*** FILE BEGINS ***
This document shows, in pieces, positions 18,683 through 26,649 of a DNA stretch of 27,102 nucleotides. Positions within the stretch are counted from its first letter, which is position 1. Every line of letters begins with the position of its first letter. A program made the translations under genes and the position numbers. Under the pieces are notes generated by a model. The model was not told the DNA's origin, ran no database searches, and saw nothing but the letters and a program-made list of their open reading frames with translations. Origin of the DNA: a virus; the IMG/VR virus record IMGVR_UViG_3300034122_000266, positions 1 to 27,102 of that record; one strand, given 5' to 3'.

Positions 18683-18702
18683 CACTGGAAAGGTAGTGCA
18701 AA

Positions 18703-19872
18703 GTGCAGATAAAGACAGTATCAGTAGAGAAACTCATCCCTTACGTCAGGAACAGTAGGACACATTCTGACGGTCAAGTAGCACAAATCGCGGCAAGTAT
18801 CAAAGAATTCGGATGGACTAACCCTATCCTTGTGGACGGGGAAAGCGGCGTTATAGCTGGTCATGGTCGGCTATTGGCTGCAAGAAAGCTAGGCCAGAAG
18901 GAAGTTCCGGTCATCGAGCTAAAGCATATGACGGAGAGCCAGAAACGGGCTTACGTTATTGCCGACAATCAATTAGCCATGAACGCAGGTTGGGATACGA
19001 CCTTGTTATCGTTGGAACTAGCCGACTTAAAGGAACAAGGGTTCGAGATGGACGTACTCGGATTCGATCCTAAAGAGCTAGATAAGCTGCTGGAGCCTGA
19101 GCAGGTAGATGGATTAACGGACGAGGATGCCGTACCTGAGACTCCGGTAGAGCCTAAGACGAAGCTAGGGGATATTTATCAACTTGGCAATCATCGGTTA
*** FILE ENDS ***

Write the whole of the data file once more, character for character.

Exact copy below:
This document shows, in pieces, positions 18,683 through 26,649 of a DNA stretch of 27,102 nucleotides. Positions within the stretch are counted from its first letter, which is position 1. Every line of letters begins with the position of its first letter. A program made the translations under genes and the position numbers. Under the pieces are notes generated by a model. The model was not told the DNA's origin, ran no database searches, and saw nothing but the letters and a program-made list of their open reading frames with translations. Origin of the DNA: a virus; the IMG/VR virus record IMGVR_UViG_3300034122_000266, positions 1 to 27,102 of that record; one strand, given 5' to 3'.

Positions 18683-18702
18683 CACTGGAAAGGTAGTGCA
18701 AA

Positions 18703-19872
18703 GTGCAGATAAAGACAGTATCAGTAGAGAAACTCATCCCTTACGTCAGGAACAGTAGGACACATTCTGACGGTCAAGTAGCACAAATCGCGGCAAGTAT
18801 CAAAGAATTCGGATGGACTAACCCTATCCTTGTGGACGGGGAAAGCGGCGTTATAGCTGGTCATGGTCGGCTATTGGCTGCAAGAAAGCTAGGCCAGAAG
18901 GAAGTTCCGGTCATCGAGCTAAAGCATATGACGGAGAGCCAGAAACGGGCTTACGTTATTGCCGACAATCAATTAGCCATGAACGCAGGTTGGGATACGA
19001 CCTTGTTATCGTTGGAACTAGCCGACTTAAAGGAACAAGGGTTCGAGATGGACGTACTCGGATTCGATCCTAAAGAGCTAGATAAGCTGCTGGAGCCTGA
19101 GCAGGTAGATGGATTAACGGACGAGGATGCCGTACCTGAGACTCCGGTAGAGCCTAAGACGAAGCTAGGGGATATTTATCAACTTGGCAATCATCGGTTA